Lent is a forty day period


Elsa Marshall

3/3/2011

In most churches, the decorations are purple, the royal color, of Kings. Lent is a special church season for reflection and taking stock. Lent is marked by a time of prayer and preparation to celebrate Easter.

Lent originated in the very earliest days of the Church as a preparatory time for Easter, when the faithful rededicated themselves and when converts were instructed in the faith and prepared for baptism. By observing the forty days of Lent, the individual Christian imitates Jesus’ withdrawal into the wilderness for forty days.  

This season of the year is equal only to the season of Advent in importance in the Christian year, and is part of the second major grouping of Christian festivals and sacred time that includes Holy WeekEaster, and Eastertide.  Lent has traditionally been distinguished with prayer, fasting, and almsgiving. Some churches today still observe fasting during Lent, especially the giving up of meat, alcohol, sweets, and other types of food. Other traditions do not place as great an emphasis on fasting, but focus on charitable deeds, especially helping those in physical need with food and clothing, or simply the giving of money to charities.

Honoring that tradition, click here to download a copy of the Pennies for Peace Lenten Calendar for each student in your classroom and give it to them to take home for a Lenten practice and discipline. Share with your class information about Pennies for Peace an international service-learning program with tens of thousands of participants around the globe. Pennies for Peace gives one the tools to open your world and empower communities through education in Pakistan and Afghanistan.   For more information go to www.penniesforpeace.org.  For information on how to implement the program in your church and the steps to follow go to http://www.penniesforpeace.org/about-the-program/implement-the-program/.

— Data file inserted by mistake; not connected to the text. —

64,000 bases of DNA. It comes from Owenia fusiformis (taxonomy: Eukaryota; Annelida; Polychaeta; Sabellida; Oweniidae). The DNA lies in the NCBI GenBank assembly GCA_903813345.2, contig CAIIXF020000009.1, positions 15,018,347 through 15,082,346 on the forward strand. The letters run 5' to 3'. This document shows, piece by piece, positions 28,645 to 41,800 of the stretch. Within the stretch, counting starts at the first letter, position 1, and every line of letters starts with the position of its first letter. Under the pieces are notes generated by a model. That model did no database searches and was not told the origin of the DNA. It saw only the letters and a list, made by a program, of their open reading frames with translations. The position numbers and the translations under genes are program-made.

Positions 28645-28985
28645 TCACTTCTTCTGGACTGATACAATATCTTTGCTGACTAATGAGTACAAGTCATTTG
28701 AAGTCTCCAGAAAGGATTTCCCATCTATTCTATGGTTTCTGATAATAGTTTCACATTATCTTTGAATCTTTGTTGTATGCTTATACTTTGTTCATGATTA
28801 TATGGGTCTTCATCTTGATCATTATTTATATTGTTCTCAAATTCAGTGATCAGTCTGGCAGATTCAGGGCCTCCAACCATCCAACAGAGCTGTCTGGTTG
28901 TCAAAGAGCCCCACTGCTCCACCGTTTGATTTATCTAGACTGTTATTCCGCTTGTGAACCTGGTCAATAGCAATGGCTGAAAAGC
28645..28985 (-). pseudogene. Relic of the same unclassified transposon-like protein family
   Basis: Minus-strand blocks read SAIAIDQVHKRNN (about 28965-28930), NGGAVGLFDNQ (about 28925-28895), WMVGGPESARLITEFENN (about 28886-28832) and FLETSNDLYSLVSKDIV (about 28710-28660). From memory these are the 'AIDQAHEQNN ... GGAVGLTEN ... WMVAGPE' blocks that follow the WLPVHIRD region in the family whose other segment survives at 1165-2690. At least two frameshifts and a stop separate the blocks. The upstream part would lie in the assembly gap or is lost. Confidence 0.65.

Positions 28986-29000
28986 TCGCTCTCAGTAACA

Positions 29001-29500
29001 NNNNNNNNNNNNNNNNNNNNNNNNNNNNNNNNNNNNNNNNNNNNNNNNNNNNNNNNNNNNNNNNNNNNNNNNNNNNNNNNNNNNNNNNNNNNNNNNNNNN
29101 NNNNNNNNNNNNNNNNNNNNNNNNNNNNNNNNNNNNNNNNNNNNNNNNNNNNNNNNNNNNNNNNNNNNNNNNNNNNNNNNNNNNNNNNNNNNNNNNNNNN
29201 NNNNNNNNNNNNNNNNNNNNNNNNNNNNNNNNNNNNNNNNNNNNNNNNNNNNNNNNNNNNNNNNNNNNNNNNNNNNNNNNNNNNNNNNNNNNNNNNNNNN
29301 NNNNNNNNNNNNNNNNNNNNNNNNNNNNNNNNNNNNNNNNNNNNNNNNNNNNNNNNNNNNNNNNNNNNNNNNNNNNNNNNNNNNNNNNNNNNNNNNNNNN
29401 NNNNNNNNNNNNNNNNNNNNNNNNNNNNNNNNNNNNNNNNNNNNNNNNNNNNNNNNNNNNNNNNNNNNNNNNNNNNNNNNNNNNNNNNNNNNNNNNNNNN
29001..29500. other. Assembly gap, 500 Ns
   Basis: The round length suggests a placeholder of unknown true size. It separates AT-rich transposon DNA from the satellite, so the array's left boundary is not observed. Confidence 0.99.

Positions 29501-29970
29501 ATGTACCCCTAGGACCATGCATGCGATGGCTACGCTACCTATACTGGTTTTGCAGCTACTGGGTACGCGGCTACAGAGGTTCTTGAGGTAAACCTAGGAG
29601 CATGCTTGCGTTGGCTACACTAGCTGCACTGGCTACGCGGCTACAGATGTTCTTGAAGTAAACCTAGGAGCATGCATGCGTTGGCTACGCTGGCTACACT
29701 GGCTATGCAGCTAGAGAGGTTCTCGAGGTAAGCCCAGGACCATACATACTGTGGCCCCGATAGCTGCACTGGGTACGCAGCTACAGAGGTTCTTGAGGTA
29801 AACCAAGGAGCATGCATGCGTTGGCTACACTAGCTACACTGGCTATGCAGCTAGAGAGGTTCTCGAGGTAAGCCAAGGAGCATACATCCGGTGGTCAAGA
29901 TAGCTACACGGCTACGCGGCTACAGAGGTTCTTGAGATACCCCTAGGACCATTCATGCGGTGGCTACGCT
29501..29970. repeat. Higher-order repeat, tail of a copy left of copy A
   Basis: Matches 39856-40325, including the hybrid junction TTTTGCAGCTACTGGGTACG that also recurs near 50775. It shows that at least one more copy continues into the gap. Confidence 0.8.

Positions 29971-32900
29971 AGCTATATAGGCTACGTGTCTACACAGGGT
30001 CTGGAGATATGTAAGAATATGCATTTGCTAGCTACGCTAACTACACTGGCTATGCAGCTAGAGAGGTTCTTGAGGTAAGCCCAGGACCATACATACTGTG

Lent is a season of preparation to celebrate God’s awe-inspiring salvation at Easter, and the resurrected life that we live, and hope for, as Christians.  In your classrooms this year practice the season of Lent.  Make sure you have a worship center with a purple covering, a Christ candle, and a “prayer cross” a wooden cross created from two pieces of wood hammered together.  Create the cross together in class on the first Sunday of Lent.  In the following weeks, have the hammer, square nails, and small pieces of paper available near the cross.  At a designated time during the Sundays in Lent your class is invited to write their prayer requests on the paper, and then nail them to the cross.  Make this a quiet time or with a background of quiet music with only the sounds of the hammer striking the nails can be a moving time making memories about the meaning of Lent and a powerful call to prayer. The prayer requests can be removed during Holy Week so that on Easter morning the cross is empty symbolizing releasing our prayers and our needs to God and that we believe in the new life and transformation.

If your students are too young to nail, make a cardboard cross and have them draw or write prayers on sticky notes and have them place them each week on the cross.  Make this a quiet time or with a background of quiet music.   



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